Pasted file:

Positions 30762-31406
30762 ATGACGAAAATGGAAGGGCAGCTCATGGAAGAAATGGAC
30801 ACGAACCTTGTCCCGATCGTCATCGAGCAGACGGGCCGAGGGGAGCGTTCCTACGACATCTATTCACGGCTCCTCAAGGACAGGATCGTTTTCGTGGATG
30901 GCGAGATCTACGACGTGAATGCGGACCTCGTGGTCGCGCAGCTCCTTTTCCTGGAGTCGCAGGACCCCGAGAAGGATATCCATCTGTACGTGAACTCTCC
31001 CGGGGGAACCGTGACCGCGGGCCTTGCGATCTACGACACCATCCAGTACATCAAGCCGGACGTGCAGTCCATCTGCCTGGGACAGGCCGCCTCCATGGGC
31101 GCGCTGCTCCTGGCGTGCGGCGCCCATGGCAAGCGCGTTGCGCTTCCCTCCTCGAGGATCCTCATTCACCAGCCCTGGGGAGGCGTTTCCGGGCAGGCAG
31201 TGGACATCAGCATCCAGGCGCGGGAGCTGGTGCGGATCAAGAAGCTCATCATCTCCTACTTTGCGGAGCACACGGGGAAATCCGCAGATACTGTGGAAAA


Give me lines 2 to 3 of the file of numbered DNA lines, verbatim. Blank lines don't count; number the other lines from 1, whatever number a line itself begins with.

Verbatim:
30762 ATGACGAAAATGGAAGGGCAGCTCATGGAAGAAATGGAC
30801 ACGAACCTTGTCCCGATCGTCATCGAGCAGACGGGCCGAGGGGAGCGTTCCTACGACATCTATTCACGGCTCCTCAAGGACAGGATCGTTTTCGTGGATG